"It was up around my face as well," Johnson said. "I think that's why you started getting some chirping from our dugout. He was up around everybody's hands and face the whole night. I think that's why kind of the frustration set in at that point. It's one of those things where we're not saying you can't pitch in. There were a lot of balls up around guys' faces tonight, and one of them gets our big boy, so that's tough for us."
What Johnson said most upset the Marlins was Fiers' reaction.
"I think guys were chirping and he looked over like, throws his arms up in the air," Johnson said. "That's what guys got upset with. You just hit one of our guys in the face and he's probably done for the year. I don't know what you expect the reaction to be from our dugout."
Redmond was also angry with Fiers.
"He hit a guy in the mouth, number one," Redmond said. "After he hit Reed in the hand, he looks in our dugout, throws his hands up in the air like, 'Hey, why are you guys mad?' You just knocked out our best player, hit him in the mouth, and then you just hit another guy in the hand. What are we supposed to do? What type of reaction do you think we're trying to give you?"
Fiers said he didn't try to hit anyone intentionally and expressed remorse afterward.
“It's very tough,” a distraught Fiers said after the game. “I've never in my life experienced anything like that. It was very hard for me to take in everything at the moment and come back and throw another pitch.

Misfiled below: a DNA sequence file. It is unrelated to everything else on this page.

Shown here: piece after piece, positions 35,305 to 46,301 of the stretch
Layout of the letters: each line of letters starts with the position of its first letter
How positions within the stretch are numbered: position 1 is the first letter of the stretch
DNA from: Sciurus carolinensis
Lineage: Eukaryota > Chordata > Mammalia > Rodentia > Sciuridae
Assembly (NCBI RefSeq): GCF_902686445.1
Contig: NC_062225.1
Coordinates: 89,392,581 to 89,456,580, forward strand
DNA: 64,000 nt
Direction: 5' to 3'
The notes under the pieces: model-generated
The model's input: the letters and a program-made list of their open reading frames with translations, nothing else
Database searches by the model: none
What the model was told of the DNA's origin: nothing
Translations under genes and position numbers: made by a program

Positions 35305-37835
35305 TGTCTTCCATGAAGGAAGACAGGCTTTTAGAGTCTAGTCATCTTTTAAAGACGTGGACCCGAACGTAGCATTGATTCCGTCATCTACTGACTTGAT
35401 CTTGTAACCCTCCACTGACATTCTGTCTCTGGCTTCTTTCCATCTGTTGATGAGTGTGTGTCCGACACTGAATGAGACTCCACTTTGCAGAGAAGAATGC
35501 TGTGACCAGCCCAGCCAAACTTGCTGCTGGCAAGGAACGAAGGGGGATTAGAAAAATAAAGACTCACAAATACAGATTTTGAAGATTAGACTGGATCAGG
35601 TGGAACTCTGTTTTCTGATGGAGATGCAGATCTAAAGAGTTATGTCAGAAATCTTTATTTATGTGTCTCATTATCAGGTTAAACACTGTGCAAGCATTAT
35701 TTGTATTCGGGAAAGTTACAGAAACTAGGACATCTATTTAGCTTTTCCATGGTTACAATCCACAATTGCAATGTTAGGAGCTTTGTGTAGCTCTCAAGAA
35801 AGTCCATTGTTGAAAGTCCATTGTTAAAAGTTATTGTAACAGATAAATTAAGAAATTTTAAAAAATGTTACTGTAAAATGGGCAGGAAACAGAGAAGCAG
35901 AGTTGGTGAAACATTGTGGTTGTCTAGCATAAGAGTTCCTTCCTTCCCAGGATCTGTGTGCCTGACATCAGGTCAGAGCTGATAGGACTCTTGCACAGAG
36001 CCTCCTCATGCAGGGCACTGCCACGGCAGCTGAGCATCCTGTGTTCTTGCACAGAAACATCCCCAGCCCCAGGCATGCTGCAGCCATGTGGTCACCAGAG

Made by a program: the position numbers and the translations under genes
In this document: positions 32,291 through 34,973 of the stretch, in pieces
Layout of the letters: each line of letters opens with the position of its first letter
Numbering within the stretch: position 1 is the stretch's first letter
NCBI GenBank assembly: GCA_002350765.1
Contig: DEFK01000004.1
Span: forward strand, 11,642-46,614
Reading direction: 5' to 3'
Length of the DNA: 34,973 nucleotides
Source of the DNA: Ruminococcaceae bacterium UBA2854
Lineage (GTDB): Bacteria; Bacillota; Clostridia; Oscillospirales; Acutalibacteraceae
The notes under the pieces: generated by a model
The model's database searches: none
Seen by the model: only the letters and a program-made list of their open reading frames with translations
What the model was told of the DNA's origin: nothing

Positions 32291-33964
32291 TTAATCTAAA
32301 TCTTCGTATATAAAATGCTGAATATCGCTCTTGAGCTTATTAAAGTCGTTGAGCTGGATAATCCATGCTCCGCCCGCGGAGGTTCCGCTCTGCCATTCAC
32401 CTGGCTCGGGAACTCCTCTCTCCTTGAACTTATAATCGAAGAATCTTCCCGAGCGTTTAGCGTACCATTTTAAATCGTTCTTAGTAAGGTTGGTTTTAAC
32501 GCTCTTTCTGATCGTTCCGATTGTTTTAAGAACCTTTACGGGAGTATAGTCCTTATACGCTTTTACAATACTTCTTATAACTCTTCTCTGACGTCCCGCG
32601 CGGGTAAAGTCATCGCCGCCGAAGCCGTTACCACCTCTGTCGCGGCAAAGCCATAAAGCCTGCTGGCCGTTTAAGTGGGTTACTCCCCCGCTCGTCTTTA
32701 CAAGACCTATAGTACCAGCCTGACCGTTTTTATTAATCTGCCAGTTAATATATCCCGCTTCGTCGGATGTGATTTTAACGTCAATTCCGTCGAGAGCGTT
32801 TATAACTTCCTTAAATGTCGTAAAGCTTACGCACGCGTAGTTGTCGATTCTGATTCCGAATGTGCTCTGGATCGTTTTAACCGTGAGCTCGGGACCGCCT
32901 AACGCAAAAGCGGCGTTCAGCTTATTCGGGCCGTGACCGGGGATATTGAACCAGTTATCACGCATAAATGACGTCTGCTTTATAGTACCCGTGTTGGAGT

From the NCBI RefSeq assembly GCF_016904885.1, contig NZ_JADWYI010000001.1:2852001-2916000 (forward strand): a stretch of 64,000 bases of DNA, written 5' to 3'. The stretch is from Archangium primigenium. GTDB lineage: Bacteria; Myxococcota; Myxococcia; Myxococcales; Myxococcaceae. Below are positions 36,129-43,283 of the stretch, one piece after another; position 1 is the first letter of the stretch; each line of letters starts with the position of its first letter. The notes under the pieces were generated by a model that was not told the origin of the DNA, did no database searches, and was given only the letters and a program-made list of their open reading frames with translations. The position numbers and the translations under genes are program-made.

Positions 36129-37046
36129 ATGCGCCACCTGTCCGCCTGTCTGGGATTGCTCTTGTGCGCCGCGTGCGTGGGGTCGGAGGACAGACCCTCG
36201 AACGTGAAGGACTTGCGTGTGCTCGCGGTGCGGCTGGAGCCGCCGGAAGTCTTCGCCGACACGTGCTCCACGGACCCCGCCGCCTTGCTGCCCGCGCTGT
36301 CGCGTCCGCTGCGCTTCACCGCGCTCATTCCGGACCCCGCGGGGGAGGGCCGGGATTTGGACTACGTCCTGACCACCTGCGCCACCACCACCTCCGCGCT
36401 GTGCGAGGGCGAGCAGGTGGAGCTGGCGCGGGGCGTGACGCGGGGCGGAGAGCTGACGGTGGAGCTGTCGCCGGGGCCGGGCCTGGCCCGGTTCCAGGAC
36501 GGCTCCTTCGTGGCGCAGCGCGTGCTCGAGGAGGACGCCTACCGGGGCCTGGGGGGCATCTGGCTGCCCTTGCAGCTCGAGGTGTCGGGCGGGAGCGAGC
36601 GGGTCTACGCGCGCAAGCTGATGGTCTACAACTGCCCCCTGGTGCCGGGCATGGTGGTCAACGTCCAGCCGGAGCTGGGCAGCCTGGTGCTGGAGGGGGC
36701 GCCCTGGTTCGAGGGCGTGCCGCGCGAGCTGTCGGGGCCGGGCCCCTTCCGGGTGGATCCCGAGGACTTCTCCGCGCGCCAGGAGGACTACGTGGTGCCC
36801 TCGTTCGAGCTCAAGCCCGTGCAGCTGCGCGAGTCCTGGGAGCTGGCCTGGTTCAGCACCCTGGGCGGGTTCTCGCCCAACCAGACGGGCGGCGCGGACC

“I just want to send my thoughts and prayers to Giancarlo Stanton. I would never think of throwing at somebody like that. Never in my life has something like that happened. I'm very sad that it hit them. I'm very sorry to their teammates, their fans, his family. It's just tough.”
Fiers was unhappy that Marlins players screamed at him, though.
“A lot of tempers were flaring,” said Fiers. “For them to think that it was intentional is beyond me, and something I would never do. It was heat-of-the-moment stuff. I just want to make sure that Stanton's OK. I understand their feelings and everything they were thinking. They've got to respect their teammate and back him up.”
Umpires ruled that Johnson struck out on the pitch, though, which further infuriated the Marlins. Warnings were issued to both benches, but that didn’t stop Marlins rookie Anthony DeSclafani from drilling Carlos Gomez in the left elbow with a sixth-inning pitch in what was likely retaliation for the Stanton beaning. Marlins bench coach Rob Leary, who took over for Redmond, was ejected automatically, as was DeSclafani. Third base coach Brett Butler took over as manager.
Gomez did not react and took his base.
With 37 homers and 105 RBI , Stanton is having one of the best individual seasons in Marlins history.
The Marlins intend to offer their slugger a contract extension after the season, hoping he’ll accept and remain in Miami beyond 2016, the first year he is eligible for free agency. But Stanton has deflected most discussion about his future with the Marlins, saying he prefers to focus on the season and helping the team get to the playoffs.
Those chances likely took a major hit, both literally and figuratively, when Stanton went down Thursday in what turned into a 4-2 loss that left the Marlins 5 1/2 games out in the wild card race.